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Education

  • BHS grads enjoy ovation from elementary students

    Buford Elementary students lined the halls Thursday morning as 73 of Buford High’s soon-to-be graduates walked through in their silky maroon caps and gowns.

    Nearly 720 wide-eyed elementary students applauded the seniors.

    “It was wonderful to see them light up,” said Mandi Budd, a BES guidance counselor.

  • Students, teachers honored at Celebration of Excellence

    Three Lancaster County School District retirees were inducted into the county's Education Hall of Fame and 24 teachers and 301 students were honored during the 20th annual Celebration of Excellence banquets this week.

  • Sara Eddins gets honorary doctorate

    Lancaster City Council member Sara Eddins received an honorary doctor of public service degree from Limestone College at the school’s May 4 graduation ceremony.

    Eddins, an alum and board of trustees member, said the honor was “very much a surprise.”

    “This is probably the best honor I have ever had in my entire life,” Eddins said. “Especially because it comes from my school Limestone that I love with all my heart.

  • Documentary filmmaker visits LearnTV

    Catherine Clements Bauknight recalled the innocence of high school and the unknown that was ahead as she coached LearnTV students about filmmaking over the past two weeks.

    A photojournalist, filmmaker and writer, Bauknight worked with the students to produce three shows – a biography on Bauknight, stories on the history of Lancaster, and Catawba Nation history.

  • Crazy Critters

    A not-so-long-lasting silence fell across the room April 7 as Discovery School students waited to see which animals were in the covered cages.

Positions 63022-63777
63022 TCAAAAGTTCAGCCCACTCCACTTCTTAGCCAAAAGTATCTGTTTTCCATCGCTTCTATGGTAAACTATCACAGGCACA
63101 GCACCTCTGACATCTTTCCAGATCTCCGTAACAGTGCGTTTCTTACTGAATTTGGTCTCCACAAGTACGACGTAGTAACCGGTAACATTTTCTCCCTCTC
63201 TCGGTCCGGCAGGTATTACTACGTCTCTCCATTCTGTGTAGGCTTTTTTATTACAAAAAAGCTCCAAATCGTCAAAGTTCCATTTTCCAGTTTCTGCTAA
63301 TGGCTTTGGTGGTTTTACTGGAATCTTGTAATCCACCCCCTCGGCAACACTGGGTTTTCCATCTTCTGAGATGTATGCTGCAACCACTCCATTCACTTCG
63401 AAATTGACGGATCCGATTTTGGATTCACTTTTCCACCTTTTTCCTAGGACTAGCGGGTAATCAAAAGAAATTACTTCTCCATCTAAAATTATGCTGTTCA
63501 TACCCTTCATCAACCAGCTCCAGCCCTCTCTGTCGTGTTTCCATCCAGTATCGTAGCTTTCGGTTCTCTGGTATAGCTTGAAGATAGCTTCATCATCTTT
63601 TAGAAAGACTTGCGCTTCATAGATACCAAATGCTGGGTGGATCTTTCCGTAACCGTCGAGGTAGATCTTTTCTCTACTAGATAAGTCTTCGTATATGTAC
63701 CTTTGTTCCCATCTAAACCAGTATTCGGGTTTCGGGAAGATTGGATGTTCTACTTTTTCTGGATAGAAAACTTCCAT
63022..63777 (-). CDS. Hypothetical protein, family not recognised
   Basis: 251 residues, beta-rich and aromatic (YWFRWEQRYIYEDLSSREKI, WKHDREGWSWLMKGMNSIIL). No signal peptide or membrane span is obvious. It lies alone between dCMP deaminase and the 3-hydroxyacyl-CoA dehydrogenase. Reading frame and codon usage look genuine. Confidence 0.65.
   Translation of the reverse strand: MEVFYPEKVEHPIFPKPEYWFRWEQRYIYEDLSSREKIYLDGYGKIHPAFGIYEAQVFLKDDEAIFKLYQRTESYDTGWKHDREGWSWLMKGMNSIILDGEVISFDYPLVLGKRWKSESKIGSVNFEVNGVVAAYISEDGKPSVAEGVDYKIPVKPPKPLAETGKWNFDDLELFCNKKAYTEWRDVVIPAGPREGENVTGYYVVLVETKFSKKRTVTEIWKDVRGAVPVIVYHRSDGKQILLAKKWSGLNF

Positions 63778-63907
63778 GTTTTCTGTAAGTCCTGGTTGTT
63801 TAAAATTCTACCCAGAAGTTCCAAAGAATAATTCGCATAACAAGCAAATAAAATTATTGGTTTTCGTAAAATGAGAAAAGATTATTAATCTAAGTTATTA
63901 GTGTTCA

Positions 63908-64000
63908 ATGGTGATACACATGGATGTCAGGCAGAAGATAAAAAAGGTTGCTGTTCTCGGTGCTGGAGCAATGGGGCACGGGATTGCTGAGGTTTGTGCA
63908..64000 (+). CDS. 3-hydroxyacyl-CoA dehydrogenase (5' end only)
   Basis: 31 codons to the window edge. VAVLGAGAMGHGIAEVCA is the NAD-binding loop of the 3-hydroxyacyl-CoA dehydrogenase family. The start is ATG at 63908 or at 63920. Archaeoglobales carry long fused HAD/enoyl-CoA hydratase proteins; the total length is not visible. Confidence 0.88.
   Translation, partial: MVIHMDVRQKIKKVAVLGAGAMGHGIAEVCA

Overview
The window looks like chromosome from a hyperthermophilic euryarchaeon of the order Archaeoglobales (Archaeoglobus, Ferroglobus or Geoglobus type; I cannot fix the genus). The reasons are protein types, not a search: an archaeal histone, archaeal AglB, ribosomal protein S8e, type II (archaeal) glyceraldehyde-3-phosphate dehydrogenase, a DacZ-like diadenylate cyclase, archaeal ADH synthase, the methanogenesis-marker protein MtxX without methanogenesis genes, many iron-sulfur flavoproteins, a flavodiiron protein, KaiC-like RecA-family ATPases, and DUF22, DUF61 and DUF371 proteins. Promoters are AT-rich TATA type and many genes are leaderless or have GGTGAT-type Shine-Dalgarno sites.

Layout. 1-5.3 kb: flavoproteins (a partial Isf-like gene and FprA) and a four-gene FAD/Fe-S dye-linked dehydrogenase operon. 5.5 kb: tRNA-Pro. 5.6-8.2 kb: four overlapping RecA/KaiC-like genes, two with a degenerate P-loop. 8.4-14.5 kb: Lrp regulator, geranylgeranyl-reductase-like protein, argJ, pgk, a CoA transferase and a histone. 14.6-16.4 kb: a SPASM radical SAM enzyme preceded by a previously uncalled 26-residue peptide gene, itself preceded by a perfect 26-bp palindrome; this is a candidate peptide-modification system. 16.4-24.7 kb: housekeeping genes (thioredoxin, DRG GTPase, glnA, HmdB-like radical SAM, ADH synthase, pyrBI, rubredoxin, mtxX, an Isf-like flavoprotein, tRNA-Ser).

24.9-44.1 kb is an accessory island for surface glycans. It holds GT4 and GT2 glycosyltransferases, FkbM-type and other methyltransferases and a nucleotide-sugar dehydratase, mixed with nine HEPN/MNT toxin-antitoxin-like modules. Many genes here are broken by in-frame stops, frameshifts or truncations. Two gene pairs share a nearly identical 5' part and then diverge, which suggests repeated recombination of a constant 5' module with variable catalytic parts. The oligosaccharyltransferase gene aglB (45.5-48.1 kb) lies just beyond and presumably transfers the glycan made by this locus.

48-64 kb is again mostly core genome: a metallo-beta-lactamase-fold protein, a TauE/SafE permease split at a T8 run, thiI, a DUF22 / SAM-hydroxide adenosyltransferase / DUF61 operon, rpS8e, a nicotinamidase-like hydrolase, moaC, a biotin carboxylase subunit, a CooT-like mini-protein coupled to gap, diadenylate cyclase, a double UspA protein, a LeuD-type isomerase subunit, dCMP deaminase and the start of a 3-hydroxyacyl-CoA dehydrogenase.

Students gasped at the legless lizard. They giggled when a cockatoo started swaying. And their eyes widened when a coati climbed up Conservation Educator Khoreen Vetter’s leg.

  • Buford 4th graders getting into sharks

    The smell of sea life stunned visitors walking into Buford Elementary School on Tuesday.

    Fourth graders lined up in the hall outside a science lab wearing aprons and rubber gloves.

    It was time to dissect sharks.

    Some students plugged their noses to avoid the smell. Other wide-eyed students looked at the 2-foot-long dogfish sharks lined up on the counter.

  • New elementary emerging from expanse of red clay

    Lancaster County school board members, district staff and community members gathered Monday afternoon to break ground on the Panhandle’s new elementary school.
    Expected to be complete next August, the 95,000-square-foot building will accommodate 1,170 students. The 36-acre site is on the west side of U.S. 521, just south of Rebound Road.
    School board member Melvin Stroble, who represents District 1, where the new school is being built, said the district needs additional facilities to support growth in the Panhandle.

  • LCSD honors teachers

    More than 1,000 Lancaster County School District teachers and faculty members in matching school T-shirts filled Buford High School’s gym Monday morning to celebrate great teaching.
    Four teachers from around the district were awarded annual teaching awards. Others were recognized for the number of years they had taught, including one teacher who has 54 years under his belt.
    Troy Helms, an agriculture teacher at Buford High, won the district-wide Great Teaching Award and the high school award. He has been an educator for 15 years.

  • ‘Leader in Me’ expands to 2 more schools

    Leader in Me, a program designed to teach elementary students management skills, is coming to North and Brooklyn Springs elementary schools this academic year.
    The three-year program, piloted in the county by Buford Elementary last year, is driven by Stephen Covey’s book “The Seven Habits of Highly Effective People.”
    Linda Blackwell, Lancaster County School District director of elementary instruction, said Leader in Me lets students become partners in their learning.

  • Delay at LHS stadium

    A construction delay at Lancaster High’s new artificial-turf football field has forced the school to move its first home game to Buford High’s new turf, which was a high priority to finish before hosting the annual jamboree this weekend.
    LHS athletics director Mark Strickland said he made the call to move the game because the field’s surrounding asphalt “drive-around” may not be ready on time.